The third type is called cyclical thinking. What is cyclical thinking? Well, of the three, cyclical is truly a destructive thought process. An extreme example is obsessive compulsive behavior where someone repeats an action over and over again and beyond their own control, drug addiction. More common examples are insomnia. You lie in bed at night and you have plenty of time to sleep and just at the moment when you're about to fall asleep you think, "Oh good, I'm going to sleep. Oh, I got to get up tomorrow, and oh," and then you're a little agitated and you say, "Oh no, that's fine. Go back to sleep." Of course you set yourself up for the same pattern, just as you're falling asleep the next time the same thing happens and it goes round and round and tossing and turning all night long. Like a feedback loop, when you put a microphone by a speaker and you get our horrendous noise, it's the same thing. In this case, it's emotional noise and it's very troubling.

How does all this relate to musical performance? Well, musical performance is a thought process after all. Let's start with linear thinking. Linear thinking is absolutely essential for successful musical performance. After all, you have to get from one note to the next, from one phrase to the next to have a successful musical performance. But it's more than that. A great musical performance is an expression of emotions and feelings about the music, the love for your audience. It's so many other things that come into play and strictly a linear process of getting from A to B to C can be nothing more than that if you're not careful. Well, that's where a random thought can come in.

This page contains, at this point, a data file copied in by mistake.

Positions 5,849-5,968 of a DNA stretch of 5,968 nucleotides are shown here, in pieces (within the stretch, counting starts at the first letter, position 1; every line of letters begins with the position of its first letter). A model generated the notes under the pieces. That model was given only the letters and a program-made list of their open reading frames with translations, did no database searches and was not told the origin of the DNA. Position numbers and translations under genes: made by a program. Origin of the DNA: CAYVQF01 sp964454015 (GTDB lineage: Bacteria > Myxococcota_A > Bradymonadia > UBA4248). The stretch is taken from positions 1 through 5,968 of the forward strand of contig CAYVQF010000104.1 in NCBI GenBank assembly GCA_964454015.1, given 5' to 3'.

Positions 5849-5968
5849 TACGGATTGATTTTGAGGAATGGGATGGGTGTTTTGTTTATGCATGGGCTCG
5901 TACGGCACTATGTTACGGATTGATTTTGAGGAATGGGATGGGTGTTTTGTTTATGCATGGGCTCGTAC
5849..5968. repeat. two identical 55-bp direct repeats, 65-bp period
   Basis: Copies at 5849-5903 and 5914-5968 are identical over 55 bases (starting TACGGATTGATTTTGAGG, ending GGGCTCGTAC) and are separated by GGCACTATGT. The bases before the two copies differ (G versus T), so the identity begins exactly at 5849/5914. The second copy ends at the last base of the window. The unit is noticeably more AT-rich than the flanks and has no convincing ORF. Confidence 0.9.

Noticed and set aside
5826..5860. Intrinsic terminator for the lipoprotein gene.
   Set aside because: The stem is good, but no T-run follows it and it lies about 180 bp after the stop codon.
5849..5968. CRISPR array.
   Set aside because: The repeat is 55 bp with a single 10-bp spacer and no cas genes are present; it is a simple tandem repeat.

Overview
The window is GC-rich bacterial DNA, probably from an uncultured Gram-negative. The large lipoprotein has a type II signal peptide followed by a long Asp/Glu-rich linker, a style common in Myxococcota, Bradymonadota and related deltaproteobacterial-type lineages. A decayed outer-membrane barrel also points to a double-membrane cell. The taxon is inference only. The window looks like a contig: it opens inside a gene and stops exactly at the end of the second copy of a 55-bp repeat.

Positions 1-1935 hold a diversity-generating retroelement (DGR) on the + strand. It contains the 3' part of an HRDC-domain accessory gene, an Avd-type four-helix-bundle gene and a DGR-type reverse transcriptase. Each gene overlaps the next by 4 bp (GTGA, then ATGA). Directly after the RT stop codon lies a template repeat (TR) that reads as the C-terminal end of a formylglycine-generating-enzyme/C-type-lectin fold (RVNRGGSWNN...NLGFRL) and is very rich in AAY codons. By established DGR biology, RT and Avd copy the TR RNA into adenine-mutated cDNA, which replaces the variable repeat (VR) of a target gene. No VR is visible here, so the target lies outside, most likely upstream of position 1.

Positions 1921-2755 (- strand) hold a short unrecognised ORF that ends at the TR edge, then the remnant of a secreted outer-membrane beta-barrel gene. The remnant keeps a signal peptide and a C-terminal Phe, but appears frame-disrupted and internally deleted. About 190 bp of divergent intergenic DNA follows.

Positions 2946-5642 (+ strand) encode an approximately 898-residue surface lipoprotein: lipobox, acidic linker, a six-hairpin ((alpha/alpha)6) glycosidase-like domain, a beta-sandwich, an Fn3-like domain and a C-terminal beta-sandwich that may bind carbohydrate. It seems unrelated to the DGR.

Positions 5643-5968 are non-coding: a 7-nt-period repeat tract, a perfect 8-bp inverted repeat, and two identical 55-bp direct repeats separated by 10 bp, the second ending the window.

Yes, you prepare for weeks and months for musical performance and you get there and, well, now the piano is fresh, maybe it's a different instrument than you've played before, the hall has different acoustics, and yes, the audience plays into it also. Maybe you're inspired to try new things at your whim, that playful part of you just exploring and taking off and in ways that you maybe never did in practice before. This can be so electrifying to hear a performance like this. Of course, you don't want to take a wrong turn and end up in a exposition when you're supposed to be at the recapitulation in a sonata or, worse yet, take a temple you've never taken before and end up playing something faster than you've ever practiced it. That's where a really balanced performance has to contain elements of linear and random thinking to really be successful because you have to have that part of you looking down, making sure you keep everything straight, yet allow the playfulness and the spontaneity to engage the audience as well as yourself in a piece maybe you've played hundreds of times to be able to keep it fresh and exciting. It's important to have that random thought combined with the linear route to keep things really stable.